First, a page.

Old School Equipment: The Balderson Bowldozer
By Billy Horner
The Balderson family proved that big ideas could come from little hamlets. In the 1870s, they started a blacksmith shop in tiny Louisville, Kansas, a community with a current population of about 130 people east of Manhattan, the home of Kansas State University.
By the 1930s, the Balderson’s worked with the Kansas Highway Department to fix and improve existing road machinery and created supersized dozer blades. A Caterpillar dealer in Topeka first marketed the Balderson snowplow and other attachment lines, including their Bowldozer.
The Balderson Bowldozer became a Caterpillar-approved product, which could handle high volumes of light material such as coal, wood chips, and loose soil, while reducing side spills. Around the late 1960s, Balderson marketed their attachments to the coal, lumber, landfill, and construction industries.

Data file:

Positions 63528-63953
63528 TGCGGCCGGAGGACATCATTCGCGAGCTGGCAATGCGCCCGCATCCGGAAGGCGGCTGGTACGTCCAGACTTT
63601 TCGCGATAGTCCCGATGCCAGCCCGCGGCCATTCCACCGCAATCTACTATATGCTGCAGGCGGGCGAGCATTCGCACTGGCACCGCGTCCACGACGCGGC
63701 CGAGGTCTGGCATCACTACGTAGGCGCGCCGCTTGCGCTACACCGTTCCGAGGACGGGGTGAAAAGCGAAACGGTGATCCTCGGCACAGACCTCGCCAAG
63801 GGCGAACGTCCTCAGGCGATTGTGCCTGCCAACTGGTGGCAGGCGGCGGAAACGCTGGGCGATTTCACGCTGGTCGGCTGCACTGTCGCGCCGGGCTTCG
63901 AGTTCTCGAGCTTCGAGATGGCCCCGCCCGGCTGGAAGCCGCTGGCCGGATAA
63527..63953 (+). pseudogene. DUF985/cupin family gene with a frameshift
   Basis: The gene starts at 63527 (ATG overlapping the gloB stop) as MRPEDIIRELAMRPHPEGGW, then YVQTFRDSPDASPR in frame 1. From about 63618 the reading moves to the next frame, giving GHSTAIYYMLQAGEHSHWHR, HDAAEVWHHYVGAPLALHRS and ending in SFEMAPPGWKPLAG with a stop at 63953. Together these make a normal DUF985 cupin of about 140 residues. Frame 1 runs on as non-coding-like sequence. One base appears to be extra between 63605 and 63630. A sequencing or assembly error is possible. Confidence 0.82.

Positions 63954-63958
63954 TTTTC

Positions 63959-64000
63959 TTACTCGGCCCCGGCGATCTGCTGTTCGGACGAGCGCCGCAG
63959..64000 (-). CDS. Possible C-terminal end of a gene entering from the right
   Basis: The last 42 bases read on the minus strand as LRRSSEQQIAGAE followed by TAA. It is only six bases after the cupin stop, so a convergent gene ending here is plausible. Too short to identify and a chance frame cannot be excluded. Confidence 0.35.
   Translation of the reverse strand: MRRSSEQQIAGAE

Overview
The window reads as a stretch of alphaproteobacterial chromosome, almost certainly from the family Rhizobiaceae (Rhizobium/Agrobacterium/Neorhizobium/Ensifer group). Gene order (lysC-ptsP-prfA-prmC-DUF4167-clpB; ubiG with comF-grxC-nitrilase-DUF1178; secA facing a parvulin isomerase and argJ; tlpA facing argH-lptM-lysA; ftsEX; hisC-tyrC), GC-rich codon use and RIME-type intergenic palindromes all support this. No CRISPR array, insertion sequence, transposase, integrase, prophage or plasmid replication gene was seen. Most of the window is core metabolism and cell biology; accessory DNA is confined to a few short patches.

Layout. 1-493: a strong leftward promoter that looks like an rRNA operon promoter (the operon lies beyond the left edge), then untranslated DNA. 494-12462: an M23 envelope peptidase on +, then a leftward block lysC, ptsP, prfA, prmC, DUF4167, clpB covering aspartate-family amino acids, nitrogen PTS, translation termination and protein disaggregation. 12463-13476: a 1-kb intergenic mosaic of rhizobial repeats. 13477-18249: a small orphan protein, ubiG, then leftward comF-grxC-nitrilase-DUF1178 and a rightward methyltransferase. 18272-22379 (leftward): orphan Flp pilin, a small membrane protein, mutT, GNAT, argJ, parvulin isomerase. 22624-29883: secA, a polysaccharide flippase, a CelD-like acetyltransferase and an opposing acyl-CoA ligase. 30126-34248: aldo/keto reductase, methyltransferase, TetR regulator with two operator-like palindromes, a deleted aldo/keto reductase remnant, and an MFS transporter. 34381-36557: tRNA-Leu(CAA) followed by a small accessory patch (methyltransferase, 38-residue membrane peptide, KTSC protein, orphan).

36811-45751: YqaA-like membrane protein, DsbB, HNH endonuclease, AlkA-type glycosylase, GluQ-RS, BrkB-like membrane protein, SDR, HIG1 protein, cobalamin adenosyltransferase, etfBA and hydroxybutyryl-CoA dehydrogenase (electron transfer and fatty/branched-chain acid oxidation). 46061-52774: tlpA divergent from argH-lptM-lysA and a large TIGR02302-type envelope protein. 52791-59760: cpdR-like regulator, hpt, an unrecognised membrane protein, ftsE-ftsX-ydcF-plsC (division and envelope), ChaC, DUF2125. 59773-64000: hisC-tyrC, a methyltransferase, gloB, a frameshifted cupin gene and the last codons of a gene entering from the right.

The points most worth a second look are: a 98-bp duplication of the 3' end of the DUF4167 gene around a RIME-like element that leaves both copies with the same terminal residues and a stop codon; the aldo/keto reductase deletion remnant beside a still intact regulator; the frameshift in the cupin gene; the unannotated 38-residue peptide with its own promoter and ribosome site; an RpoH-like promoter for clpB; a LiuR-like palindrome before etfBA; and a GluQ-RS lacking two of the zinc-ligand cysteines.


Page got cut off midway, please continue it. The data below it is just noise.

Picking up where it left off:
The rear wall of the attachment was like a straight blade with a scraper-type cutting edge at the bottom. The sideboards extended forward from 4.5-to-7 feet and were held rigid by a beam and cutting edge connecting the lower front corners. The machine's hydraulic cylinders controlled the overall attachment. When the operator loaded the bowl to capacity, they could push a large amount of material over a long distance without losing any out the sides.
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This article originally appeared in the bimonthly Arizona Contractor & Community magazine, May/Jun 2023 issue, Vol. 12, No. 3.